30.     )
  31. end
  32. SLASH_DEBUG_SILLYLOOP1 = "/sillyloop"

Last edited by DahkCeles : 09-04-21 at 02:31 PM. Reason: I've now tested this in-game and fleshed it out with an example
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09-04-21, 02:04 PM   #6
maqjav
A Wyrmkin Dreamwalker
Join Date: Feb 2012
Posts: 57
This is the code I wrote with your ideas:

Lua Code:
  1. local Routine = {} do  
  2.     function Routine:Init(getterItems, chunkSize)
  3.         self.context, self.deadline = {}
  4.         self.context.currentIndex = 1
  5.         self.context.getterItems = getterItems
  6.         self.context.chunkSize = chunkSize
  7.     end
  8.  
  9.     function Routine:Run(callback)
  10.         if (not self.context) then
  11.             return true
  12.         end
  13.         self.deadline = debugprofilestop() + 500/(tonumber(C_CVar.GetCVar("targetFPS")) or GetFrameRate() or 35)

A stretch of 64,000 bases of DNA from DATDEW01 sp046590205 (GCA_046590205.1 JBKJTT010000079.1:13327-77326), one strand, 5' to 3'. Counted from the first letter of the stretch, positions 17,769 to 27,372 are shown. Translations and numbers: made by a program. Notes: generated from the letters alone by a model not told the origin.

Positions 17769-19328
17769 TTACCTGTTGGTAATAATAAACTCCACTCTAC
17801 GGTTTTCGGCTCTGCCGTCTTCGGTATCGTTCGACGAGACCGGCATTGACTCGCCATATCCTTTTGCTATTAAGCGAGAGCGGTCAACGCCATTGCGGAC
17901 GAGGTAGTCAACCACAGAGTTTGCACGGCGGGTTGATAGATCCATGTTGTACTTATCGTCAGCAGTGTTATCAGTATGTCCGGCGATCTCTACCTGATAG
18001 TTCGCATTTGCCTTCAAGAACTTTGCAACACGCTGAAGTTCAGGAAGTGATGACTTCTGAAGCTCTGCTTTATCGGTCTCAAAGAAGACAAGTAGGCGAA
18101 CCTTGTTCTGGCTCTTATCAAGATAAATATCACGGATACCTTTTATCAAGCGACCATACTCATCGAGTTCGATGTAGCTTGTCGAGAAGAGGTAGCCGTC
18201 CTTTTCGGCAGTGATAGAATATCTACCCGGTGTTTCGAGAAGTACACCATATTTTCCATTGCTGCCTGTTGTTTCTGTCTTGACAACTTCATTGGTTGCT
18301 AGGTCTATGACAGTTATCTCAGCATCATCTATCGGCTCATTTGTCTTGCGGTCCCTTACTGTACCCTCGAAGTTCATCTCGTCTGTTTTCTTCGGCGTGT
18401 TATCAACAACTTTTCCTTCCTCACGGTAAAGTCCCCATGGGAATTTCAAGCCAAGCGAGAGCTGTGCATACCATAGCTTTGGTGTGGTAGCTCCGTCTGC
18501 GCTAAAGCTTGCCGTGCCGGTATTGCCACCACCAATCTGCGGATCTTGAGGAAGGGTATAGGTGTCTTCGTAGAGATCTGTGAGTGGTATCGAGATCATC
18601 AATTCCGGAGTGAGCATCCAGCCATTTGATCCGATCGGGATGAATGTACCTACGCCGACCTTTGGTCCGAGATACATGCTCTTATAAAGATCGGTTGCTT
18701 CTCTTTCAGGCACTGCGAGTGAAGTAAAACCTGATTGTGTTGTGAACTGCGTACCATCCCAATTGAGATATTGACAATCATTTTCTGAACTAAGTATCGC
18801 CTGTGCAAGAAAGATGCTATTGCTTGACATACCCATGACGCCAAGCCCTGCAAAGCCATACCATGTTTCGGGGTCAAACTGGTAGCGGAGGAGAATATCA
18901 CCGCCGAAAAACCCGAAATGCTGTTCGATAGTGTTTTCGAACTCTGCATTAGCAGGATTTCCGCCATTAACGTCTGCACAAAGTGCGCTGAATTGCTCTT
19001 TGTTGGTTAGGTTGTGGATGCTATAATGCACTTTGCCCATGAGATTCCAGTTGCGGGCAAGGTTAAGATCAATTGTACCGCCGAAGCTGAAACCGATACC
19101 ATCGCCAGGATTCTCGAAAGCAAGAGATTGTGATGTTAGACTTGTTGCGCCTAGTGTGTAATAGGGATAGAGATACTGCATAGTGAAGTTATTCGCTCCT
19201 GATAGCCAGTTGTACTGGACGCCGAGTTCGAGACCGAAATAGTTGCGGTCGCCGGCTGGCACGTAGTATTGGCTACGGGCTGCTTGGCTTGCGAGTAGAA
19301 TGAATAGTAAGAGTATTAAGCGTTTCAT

14.  
  15.         repeat
  16.             local totalIndex = 1
  17.             local chunkIndex = 1
  18.             for key, value in pairs(self.context.getterItems()) do
  19.                 if (totalIndex >= self.context.currentIndex) then
  20.                     if (chunkIndex == self.context.chunkSize) then
  21.                         return false
  22.                     end
  23.                    
  24.                     callback(self.context, key, value)
  25.                     self.context.currentIndex = self.context.currentIndex + 1
  26.                     chunkIndex = chunkIndex + 1
  27.                 end
  28.                
  29.                 totalIndex = totalIndex + 1
  30.             end
  31.            
  32.             self.context.finished = true
  33.             return true
  34.         until debugprofilestop() > self.deadline
  35.     end
  36.    
  37.     function Routine:IsRunning()
  38.         if self.context and not self.context.finished then
  39.             return true
  40.         end
  41.         return false
  42.     end
  43.    
  44.     function Routine:Reset()
  45.         self.context = {}